So will I do another marathon?  This is never a good question to ask right after completing one.  Last September after the ADT Marathon, I didn't want to have anything to do with them.  And yet, I've done another already less than a year later.  I think it's likely that I will do one again.  I certainly feel like I could do one anyway.  Chances are that it won't be something I do for anytime soon, considering that my 2012 schedule is basically set.  That said, if I have a successful summer of triathlon, it may wind up being the annual springboard that I need.  We shall see.  We shall see.

Sunday, May 6, 2012

Oh Yeah, My 2012 race schedule

Since I started this blog, I've meant to get my 2012 race schedule posted.  Now that 2012 is nearly half over,  here it is with a brief description for each:
  1. PPRR Winter Series I-IV:  A progressive series of four runs that are held every other weekend in January and February.  The shortest distance is about 6 miles and the longest just over 12.  Note: I wound up doing only 3 of the races as I was sick during the second race.  In addition, the third run was cut short to 5 miles due to very bad weather.
  2. The Pueblo Chieftain Spring Runoff: This year I did the 5k with my daughter after helping her to train.  I've done this race the last 10 years, making it my second longest streak of running.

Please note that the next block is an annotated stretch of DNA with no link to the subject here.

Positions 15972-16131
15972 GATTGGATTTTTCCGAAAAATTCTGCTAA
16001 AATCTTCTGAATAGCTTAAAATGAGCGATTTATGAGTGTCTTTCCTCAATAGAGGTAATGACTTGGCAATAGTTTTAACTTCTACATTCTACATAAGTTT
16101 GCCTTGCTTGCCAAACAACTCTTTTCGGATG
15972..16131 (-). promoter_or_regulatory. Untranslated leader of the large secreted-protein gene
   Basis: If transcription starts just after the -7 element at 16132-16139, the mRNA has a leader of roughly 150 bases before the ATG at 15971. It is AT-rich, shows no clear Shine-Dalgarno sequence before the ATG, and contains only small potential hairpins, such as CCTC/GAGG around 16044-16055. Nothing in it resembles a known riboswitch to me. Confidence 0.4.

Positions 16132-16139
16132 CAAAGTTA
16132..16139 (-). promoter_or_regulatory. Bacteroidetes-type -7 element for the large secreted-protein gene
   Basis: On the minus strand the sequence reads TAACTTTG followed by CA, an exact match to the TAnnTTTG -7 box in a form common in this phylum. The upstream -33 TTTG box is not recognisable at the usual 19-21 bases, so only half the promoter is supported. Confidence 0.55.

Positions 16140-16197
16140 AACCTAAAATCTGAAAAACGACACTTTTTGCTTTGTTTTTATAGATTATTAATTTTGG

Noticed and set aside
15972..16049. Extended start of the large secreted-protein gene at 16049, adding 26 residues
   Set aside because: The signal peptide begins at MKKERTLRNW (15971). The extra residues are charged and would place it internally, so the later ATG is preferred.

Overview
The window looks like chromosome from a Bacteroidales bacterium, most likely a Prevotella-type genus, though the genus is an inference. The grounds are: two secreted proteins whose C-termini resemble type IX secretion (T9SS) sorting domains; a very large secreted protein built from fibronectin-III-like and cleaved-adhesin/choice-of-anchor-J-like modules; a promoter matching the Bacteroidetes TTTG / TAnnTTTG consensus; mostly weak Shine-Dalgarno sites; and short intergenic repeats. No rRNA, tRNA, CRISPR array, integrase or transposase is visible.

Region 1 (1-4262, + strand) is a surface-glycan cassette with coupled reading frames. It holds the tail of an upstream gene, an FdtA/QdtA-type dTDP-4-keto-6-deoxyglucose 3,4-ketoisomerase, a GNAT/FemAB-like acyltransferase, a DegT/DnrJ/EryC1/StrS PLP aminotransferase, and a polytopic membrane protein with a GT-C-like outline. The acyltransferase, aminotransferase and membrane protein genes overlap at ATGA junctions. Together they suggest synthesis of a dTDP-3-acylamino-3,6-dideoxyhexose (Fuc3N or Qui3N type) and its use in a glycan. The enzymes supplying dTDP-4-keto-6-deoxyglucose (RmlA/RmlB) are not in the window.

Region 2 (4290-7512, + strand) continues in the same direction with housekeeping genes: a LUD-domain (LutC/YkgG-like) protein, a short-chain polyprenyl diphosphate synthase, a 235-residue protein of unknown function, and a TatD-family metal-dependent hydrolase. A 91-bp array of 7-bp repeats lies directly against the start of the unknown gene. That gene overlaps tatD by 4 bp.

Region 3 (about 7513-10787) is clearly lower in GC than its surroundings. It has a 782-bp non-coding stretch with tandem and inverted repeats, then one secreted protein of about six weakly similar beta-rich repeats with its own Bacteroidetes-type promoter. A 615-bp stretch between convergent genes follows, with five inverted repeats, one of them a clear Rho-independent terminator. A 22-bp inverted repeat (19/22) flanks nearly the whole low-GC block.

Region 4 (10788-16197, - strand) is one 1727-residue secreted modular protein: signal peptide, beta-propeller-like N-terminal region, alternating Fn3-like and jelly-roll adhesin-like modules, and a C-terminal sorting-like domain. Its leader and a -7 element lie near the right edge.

3. Ordinary Mortals Triathlon: I added this one as a last minute addition.  A fun race, and very well organized.
  4. The Horsetooth Half-Marathon: See my race report for this one.  I also chose this as a reconnaissance mission for HITS.
  5. Colfax Marathon:  My only marathon this year.  See my post for more information about why I'm doing it.
  6. The Bolder Boulder: I've done this race for the last 15 years in a row and have only missed three races ('95-'97) since my first in 1986.  This will be my 24th running.  I wouldn't dream of missing this one.
  7. The Greeley Triathlon: A hometown triathlon that's close to where my parents live.  A well-run event that's cheap, convenient, and relatively easy.
  8. Loveland Lake to Lake:  I've had this race on my list since I did the Loveland Sprint Triathlon two years ago.  Loveland was my first triathlon, and I've done a number of OWS at the lake so I'm looking forward to going back.
  9. HITS 70.3: Fort Collins: This is my "A" race this year.  The course has hills and also hills.  Did I mention hills?  Not for the faint of heart.
  10. X-Terra Pueblo:  I've not done an X-Terra Triathlon before, but I've always wanted to.  How could I pass one up that's held right here in town?  This will be fun to train for after HITS at the end of July.
All of the race on the list are what I would call "definite" meaning I've already registered, or I plan on doing so as soon as I get some more $$$.  With the last race on the list in September however, I won't rule out signing up for something beyond this.  

The Marathon Purpose: 2012